10. GET INSPIRED: discuss your writing project with a close friend or someone you're comfortable with, let them give you some feed back and then take it from there. You'll be amazed how a fresh perspective, a new voice or some advice might help.

11. READ TOMBSTONES: Try to feel and imagine a family's grief when their loved one was buried. Try to understand the meaning behind the words that were engraved. Try to imagine what this marker says about the life of the person who inspired the tribute.

12. GO TO THE LIBRARY OR A BOOK STORE: Don't just read the contents of the books or magazines you peruse, look at the writing style of the author. Let them stir your imagination.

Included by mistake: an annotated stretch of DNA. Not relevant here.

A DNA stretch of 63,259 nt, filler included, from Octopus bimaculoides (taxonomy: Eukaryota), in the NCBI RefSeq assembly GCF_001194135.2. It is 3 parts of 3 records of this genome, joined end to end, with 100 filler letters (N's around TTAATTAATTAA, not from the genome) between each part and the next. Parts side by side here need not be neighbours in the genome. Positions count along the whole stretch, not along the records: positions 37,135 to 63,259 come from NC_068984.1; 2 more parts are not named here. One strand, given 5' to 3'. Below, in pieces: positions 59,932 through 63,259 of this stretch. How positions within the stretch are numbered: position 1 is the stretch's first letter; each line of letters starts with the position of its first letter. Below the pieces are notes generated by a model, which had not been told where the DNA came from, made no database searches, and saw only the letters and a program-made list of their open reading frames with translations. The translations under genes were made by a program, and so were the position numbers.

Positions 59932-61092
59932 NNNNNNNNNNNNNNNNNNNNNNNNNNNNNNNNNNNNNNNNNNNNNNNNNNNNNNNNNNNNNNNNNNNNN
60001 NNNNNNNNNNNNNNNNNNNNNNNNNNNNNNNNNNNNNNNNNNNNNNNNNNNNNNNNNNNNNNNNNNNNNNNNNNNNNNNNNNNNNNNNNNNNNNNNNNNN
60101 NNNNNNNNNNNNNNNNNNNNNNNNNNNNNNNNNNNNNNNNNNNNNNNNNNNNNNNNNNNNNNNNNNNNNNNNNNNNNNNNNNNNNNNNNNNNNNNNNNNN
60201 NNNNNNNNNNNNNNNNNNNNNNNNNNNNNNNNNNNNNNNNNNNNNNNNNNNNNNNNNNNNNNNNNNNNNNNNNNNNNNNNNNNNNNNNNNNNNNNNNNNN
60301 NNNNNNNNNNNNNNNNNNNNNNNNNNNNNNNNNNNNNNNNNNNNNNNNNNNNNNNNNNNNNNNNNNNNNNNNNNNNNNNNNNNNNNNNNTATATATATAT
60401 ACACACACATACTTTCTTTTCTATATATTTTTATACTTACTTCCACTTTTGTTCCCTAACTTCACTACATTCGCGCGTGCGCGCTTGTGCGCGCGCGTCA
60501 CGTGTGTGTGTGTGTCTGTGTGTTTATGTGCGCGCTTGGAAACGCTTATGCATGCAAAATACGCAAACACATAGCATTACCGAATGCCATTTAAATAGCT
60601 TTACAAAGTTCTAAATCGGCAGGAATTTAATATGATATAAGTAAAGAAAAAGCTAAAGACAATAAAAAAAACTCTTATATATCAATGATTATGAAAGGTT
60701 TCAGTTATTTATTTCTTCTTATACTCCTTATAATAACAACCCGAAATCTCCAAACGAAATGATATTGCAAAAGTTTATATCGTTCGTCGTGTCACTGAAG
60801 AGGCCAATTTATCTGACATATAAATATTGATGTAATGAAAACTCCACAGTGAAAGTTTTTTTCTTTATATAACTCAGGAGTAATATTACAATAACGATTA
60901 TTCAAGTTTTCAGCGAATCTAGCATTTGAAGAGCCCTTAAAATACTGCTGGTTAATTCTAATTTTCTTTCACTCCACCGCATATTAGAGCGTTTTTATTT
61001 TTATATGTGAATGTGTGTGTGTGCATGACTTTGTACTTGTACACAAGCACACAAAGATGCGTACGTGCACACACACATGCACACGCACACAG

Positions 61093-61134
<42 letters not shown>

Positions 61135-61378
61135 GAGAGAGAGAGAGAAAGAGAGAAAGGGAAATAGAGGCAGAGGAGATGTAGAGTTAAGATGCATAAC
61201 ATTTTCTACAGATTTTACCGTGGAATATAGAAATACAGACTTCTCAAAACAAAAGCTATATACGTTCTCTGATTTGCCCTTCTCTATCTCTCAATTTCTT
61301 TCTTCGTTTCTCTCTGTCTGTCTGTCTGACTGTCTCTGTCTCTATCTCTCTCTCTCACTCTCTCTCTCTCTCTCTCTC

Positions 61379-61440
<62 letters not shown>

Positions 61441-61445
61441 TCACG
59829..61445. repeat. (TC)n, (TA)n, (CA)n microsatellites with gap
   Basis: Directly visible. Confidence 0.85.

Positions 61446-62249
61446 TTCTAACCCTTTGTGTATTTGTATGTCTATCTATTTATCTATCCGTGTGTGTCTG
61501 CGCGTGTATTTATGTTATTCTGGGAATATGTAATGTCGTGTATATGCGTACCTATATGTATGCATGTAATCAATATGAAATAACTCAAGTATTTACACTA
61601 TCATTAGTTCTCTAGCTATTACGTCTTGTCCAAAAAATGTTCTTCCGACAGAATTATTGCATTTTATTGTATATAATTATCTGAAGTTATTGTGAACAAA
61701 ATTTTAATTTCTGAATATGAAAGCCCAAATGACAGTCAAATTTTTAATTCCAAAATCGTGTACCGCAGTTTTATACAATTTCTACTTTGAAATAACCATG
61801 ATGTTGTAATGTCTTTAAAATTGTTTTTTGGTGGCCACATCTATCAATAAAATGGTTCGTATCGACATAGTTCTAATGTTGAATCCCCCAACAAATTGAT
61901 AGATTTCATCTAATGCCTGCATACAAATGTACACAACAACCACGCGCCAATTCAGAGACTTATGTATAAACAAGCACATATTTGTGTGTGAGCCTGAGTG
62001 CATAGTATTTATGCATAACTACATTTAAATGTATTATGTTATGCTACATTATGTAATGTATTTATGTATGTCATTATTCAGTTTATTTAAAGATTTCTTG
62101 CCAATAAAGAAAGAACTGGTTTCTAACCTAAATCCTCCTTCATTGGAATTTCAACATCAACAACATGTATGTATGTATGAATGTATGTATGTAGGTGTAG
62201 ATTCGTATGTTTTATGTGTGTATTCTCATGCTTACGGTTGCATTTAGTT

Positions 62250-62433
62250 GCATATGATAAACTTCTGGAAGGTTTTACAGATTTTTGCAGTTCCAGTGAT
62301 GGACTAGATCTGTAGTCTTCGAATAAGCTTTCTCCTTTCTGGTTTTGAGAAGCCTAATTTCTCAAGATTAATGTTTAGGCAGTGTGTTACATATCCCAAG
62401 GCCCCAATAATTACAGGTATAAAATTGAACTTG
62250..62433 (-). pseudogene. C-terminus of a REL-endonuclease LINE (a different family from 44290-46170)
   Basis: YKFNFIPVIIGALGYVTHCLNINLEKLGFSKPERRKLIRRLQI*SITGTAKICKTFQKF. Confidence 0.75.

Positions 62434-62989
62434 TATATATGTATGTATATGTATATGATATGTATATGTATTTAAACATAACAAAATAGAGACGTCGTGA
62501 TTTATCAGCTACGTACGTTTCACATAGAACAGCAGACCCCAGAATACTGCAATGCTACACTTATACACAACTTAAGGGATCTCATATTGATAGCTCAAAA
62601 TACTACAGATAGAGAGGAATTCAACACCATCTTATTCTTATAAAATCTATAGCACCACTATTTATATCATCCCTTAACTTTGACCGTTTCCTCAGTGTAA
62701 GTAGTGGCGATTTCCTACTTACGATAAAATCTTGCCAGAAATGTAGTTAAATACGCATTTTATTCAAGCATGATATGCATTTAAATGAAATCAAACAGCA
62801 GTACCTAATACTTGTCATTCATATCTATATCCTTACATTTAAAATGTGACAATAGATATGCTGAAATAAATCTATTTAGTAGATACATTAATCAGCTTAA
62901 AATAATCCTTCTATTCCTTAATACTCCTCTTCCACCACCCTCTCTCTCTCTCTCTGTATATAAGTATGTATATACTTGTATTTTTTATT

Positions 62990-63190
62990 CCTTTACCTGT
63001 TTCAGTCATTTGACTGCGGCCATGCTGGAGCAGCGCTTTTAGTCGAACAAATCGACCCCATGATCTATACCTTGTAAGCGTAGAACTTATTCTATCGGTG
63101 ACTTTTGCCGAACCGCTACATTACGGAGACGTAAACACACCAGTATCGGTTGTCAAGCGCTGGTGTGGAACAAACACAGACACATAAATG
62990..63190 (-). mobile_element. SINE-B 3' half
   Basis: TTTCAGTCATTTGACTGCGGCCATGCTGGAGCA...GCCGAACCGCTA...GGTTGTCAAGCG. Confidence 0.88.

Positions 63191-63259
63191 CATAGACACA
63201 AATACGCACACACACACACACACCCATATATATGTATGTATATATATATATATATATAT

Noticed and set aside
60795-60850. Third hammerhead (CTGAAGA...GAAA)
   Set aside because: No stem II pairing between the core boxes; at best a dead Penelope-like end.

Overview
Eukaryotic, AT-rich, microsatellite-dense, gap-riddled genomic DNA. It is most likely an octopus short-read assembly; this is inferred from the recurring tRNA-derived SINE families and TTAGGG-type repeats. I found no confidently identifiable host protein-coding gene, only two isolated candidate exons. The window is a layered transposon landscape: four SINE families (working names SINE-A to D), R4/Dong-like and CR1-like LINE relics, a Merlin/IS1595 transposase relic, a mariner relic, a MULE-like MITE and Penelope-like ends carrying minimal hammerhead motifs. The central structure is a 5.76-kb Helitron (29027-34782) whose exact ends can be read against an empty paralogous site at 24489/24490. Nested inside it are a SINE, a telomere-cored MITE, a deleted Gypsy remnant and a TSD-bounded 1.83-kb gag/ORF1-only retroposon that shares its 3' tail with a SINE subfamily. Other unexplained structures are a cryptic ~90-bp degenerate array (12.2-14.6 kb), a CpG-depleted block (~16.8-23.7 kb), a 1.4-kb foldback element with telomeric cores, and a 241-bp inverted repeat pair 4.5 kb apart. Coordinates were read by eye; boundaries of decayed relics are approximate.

13. SOAP OPERAS: Practice describing each character, learn to understand why they are the villain and why they lasted so long in that series, what drives each character. This will help you with character and plot development.

14. WATCH JUDGE JUDY: Watch it for the courtroom scene, which might be helpful in one of your crime stories. Watch it to learn about the character of a judge, how they think and command the court. Watch it to gain insight into the emotions of the situation at hand, what drives people to need mediation. Watch it because it's a good show. JUST WATCH IT!!!

15. BE AN OBSERVER: Glean inspiration from participating in and observing life, it is the greatest inspiration of all. Look at the way people dress, walk and use hand gestures, watch facial expressions, how people speak, drive, and express love. Watch how children behave and how parents act toward their children. What do people do when they are alone? How they enjoy nature?